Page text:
What will stop offshore wind from ever realizing the ambitious scale currently proposed, however, is its preposterous cost. Unfortunately, that reality may not assert itself until a pretty big mess is made of California’s coastline and coastal communities that, to date, have remained among the most pristine and beautiful swaths of real estate in America. And since the State of California and the proponents of floating offshore wind energy won’t offer a straightforward disclosure of how much they ultimately will have to spend to build this stuff—all of which will ultimately be paid by taxpayers and ratepayers—here are some estimates.

An online document recently produced by a consortium of some of the biggest offshore wind developers in the world titled “Guide to a Floating Offshore Wind Farm” includes a chart of “Wind Farm Costs” with over 70 line items specifically called out, each one showing construction costs per megawatt.

This report is produced by BVG Associates, with offices in London, Glasgow, and Trondheim. They are renewable energy consultants with clients around the world. It is unlikely they are overstating their cost estimates. We also know that since 2021, the year for which the cost data in this report is compiled, costs for offshore wind have gone up considerably. And we know that in California, not only are the challenges of floating offshore wind greater than usual because of the plan to float them in waters 4,000 feet deep and 20 miles offshore, but also because in California everything costs more to construct.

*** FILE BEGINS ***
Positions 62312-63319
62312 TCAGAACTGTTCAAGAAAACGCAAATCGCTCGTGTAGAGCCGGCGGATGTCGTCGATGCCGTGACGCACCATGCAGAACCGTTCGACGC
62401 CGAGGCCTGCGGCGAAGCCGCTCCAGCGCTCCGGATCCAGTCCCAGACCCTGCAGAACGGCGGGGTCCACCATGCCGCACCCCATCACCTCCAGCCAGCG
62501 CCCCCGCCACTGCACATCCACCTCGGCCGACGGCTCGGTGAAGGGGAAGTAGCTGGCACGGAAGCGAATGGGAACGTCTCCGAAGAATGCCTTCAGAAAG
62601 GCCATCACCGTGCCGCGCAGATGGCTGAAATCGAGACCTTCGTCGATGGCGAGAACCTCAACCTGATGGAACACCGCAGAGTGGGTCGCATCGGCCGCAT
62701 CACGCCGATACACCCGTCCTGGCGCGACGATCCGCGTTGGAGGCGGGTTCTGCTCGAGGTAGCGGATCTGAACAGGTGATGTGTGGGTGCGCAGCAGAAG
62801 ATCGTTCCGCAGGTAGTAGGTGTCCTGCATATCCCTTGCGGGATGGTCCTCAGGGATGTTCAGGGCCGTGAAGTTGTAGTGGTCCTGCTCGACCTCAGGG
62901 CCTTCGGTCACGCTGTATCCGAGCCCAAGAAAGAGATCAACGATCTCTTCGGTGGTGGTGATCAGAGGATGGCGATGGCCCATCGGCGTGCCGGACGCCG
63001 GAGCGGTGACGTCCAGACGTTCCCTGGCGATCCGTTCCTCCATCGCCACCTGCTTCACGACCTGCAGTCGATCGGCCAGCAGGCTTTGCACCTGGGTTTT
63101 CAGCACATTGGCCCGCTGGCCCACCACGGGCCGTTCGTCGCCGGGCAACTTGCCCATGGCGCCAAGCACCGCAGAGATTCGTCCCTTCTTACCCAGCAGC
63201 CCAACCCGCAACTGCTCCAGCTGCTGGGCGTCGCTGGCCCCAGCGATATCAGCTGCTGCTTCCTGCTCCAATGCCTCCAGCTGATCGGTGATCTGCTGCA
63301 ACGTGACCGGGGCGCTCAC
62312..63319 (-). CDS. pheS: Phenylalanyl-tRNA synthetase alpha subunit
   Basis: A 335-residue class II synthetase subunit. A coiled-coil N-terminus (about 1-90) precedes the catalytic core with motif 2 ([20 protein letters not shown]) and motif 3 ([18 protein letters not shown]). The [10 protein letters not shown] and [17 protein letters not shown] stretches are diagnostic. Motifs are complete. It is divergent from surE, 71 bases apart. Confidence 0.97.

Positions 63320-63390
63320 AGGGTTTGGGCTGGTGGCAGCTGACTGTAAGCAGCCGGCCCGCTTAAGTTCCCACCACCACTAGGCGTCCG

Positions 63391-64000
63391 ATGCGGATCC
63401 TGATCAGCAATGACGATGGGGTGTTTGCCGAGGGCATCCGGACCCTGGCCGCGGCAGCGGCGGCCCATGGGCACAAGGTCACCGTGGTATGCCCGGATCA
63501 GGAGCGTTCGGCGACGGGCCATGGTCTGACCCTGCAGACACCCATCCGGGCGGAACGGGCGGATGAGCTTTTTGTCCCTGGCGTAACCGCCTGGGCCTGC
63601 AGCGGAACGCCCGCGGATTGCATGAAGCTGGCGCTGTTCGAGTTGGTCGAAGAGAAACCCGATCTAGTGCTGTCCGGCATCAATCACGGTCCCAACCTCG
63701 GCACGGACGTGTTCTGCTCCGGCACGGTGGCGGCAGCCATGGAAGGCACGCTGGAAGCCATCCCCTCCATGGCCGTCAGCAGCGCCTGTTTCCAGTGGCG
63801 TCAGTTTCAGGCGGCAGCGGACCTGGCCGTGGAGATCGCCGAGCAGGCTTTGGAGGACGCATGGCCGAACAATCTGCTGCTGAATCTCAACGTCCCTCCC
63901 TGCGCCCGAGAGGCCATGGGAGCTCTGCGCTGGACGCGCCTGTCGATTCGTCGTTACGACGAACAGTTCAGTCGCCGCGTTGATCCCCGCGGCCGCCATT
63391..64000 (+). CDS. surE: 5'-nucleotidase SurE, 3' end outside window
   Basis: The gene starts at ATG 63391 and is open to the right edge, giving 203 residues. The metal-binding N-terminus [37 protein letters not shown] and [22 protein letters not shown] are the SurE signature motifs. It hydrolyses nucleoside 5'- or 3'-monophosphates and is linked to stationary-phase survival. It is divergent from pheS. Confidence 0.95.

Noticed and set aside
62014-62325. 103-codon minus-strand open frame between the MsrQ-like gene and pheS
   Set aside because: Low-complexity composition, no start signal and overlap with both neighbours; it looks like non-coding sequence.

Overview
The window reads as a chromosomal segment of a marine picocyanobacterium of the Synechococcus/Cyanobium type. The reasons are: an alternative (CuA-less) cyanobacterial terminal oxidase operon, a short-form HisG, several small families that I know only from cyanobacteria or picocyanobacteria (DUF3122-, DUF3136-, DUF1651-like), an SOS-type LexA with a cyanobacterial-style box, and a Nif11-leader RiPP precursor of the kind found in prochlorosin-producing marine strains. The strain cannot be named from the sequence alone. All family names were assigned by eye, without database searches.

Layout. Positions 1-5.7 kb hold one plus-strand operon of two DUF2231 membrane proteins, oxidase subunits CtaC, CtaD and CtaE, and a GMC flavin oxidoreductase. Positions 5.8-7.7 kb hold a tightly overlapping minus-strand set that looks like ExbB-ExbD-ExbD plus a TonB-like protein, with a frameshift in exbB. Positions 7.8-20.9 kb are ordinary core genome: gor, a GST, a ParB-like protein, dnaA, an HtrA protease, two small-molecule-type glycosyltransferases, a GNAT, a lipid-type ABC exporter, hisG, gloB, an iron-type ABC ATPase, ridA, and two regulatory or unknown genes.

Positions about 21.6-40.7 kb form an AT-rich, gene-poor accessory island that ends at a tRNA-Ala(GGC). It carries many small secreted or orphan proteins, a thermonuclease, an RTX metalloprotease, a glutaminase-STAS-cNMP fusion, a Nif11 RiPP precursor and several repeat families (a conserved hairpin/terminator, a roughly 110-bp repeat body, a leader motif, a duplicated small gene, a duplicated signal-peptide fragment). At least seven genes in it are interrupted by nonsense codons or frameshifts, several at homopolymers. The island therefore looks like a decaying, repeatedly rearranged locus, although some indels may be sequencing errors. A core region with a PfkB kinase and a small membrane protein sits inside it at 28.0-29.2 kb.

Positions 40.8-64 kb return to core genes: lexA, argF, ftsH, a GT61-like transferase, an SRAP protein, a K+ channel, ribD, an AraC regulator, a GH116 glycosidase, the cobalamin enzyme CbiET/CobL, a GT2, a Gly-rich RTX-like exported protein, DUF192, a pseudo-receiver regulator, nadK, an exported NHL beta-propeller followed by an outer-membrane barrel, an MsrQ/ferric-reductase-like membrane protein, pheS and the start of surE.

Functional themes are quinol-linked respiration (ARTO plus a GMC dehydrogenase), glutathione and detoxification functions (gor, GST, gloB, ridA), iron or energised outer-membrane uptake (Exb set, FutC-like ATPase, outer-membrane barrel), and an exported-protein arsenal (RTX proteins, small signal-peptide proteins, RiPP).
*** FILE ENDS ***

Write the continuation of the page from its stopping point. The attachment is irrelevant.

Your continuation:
So here is what is likely to be an impossibly low estimate of what it would cost Californians to install 25 gigawatts of floating wind turbine capacity:

The per-megawatt construction costs (in 2023 dollars) are summarized as follows: $231,953 for “development and project management,” $2,010,261 for the wind turbine, $2,628,802 for the “balance of plant,” and $572,151 for installation and commissioning. That’s $5,443,167 per megawatt. Accordingly, to construct 25,000 megawatts of capacity, Californians will have to spend $136 billion. And that price tag doesn’t include transmission line upgrades or battery storage. Tack tens of billions onto the total to account for those necessary additions.

When it’s all done, if it’s ever done, these planned offshore wind installations will actually only contribute the equivalent of 10 gigawatts of baseload power to California’s electricity grid, since even offshore, wind can only be relied on about 40 percent of the time. If anyone, anywhere, wants to bet that 10 gigawatts of baseload power can be realized in California—through the construction of giant floating wind turbines, onshore battery farms, and thousands of miles of high-voltage transmission lines both underwater and on land—for a total project construction cost of less than $150 billion, I’ll take that bet and give you odds. It is more likely the total project cost will soar beyond $300 billion. This is California, after all.

To further put this in perspective, 10 gigawatts of baseload electricity is only about 10 percent of what California’s going to need if it goes 100 percent electric. Floating offshore wind at any meaningful scale would be a financial and environmental catastrophe. But there’s a reason offshore wind developers are all running to the fertile territory of California, a land of high taxes, high utility prices, and institutionalized climate crisis conniptions. They’re failing everywhere else.